Life-writing at the limits: dementia in contemporary autobiographies and life-writing projects – Rebecca Bitenc (Seminar, Durham, 13 February 2013)

Life-writing at the limits:
dementia in contemporary autobiographies and life-writing projects

Rebecca Bitenc
An Inventions of the Text seminar
Wednesday, 13th February 2013
5:30 – 7:00 pm
Department of English Studies, Hallgarth House Seminar Room, Durham University

New PictureDementia, due to world-wide increasing incidence rates, has come to the fore of public awareness. Its alleged loss of self raises a number of ethical and thus social and political issues. Etymologically denoting a person who is “out of mind”, dementia today designates a specific syndrome and, together with other mental disorders, has undergone a process of medicalization, which influences the way we understand it. At the same time, a growing number of cultural representations have flooded the literary market – from novels, dramas and films to autobiographies by care-givers and people with dementia.

This paper will look at a number of autobiographies by people with early-onset Alzheimer’s as well as the published output of two arts projects in care homes (Tell Mrs Mill her husband is still dead from the Trebus Project by David Clegg and John Killick’s and Carl Cordonnier’s Dementia Poems & Photographs), to analyse how these texts, their authors and co-authors negotiate and challenge the issue of selfhood and its loss in dementia.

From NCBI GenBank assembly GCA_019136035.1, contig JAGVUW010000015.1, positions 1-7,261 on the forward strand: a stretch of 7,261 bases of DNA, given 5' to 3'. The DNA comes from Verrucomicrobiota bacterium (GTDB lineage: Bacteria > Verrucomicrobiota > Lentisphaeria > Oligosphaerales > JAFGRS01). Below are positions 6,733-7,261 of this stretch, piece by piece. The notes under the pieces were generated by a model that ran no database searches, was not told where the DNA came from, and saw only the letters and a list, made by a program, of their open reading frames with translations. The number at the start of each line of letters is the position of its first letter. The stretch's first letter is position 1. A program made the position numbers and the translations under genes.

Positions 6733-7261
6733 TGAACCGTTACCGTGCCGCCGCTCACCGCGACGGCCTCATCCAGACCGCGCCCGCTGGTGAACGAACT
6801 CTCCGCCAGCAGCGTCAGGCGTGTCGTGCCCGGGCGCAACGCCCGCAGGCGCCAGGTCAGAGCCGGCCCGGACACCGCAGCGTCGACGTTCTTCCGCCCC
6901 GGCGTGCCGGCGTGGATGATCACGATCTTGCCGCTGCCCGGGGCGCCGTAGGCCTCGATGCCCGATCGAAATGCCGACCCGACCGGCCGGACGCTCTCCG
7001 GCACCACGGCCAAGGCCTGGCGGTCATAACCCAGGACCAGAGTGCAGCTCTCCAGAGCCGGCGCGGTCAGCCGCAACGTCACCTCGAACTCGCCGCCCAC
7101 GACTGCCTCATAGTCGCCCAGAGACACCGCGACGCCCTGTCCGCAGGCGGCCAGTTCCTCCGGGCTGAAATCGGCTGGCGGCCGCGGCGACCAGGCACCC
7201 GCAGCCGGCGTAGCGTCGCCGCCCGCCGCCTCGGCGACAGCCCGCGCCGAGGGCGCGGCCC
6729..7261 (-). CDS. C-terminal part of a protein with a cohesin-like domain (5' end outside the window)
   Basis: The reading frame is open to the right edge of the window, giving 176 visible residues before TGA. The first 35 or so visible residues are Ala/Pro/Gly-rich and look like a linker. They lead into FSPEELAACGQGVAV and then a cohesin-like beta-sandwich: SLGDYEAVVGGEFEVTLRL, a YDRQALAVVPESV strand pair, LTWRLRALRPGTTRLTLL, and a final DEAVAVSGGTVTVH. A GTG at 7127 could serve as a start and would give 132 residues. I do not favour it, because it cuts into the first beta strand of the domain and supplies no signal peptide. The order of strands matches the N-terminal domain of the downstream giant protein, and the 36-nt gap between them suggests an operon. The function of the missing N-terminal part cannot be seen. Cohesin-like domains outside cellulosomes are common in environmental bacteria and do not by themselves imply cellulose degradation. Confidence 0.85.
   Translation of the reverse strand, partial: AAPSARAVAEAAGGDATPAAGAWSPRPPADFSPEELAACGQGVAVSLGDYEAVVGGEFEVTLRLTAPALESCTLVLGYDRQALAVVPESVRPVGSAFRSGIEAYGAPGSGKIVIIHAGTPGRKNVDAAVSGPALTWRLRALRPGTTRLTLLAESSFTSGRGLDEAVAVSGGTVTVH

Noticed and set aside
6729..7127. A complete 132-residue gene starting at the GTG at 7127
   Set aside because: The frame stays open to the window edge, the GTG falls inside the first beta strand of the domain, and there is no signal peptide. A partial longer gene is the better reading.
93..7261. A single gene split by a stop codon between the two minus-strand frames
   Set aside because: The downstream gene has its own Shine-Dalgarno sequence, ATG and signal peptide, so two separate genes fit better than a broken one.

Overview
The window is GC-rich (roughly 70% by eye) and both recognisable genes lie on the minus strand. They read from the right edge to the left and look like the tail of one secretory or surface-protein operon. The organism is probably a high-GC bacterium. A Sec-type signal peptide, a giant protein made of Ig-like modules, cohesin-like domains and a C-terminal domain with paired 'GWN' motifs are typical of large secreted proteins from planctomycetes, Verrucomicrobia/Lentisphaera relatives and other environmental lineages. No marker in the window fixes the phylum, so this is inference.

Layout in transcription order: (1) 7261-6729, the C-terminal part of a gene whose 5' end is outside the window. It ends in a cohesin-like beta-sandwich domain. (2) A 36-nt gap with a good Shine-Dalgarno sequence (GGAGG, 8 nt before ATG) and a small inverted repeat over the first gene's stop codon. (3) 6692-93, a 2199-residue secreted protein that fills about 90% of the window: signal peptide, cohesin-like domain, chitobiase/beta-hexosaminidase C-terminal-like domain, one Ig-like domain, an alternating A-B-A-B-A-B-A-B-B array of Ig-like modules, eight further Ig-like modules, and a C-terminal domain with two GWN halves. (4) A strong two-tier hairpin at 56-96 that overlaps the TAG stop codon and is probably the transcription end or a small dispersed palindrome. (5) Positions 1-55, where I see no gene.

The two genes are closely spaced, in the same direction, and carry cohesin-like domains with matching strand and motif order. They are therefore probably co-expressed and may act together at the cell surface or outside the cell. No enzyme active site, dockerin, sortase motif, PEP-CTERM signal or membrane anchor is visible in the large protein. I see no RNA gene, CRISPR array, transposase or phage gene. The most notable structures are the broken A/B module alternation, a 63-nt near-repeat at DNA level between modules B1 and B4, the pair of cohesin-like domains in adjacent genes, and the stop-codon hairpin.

Rebecca Bitenc is a PhD candidate in the Department of English and the Centre for Medical Humanities. She is co-convenor of the upcoming Understanding Human Flourishing: A Postgraduate Medical Humanities Conference.

 

About Centre for Medical Humanities

Centre for Medical Humanities
This entry was posted in Seminar and tagged , , , , , , , . Bookmark the permalink.

One Response to Life-writing at the limits: dementia in contemporary autobiographies and life-writing projects – Rebecca Bitenc (Seminar, Durham, 13 February 2013)

Leave a Reply

Fill in your details below or click an icon to log in:

WordPress.com Logo

You are commenting using your WordPress.com account. Log Out / Change )

Twitter picture

You are commenting using your Twitter account. Log Out / Change )

Facebook photo

You are commenting using your Facebook account. Log Out / Change )

Google+ photo

You are commenting using your Google+ account. Log Out / Change )

Connecting to %s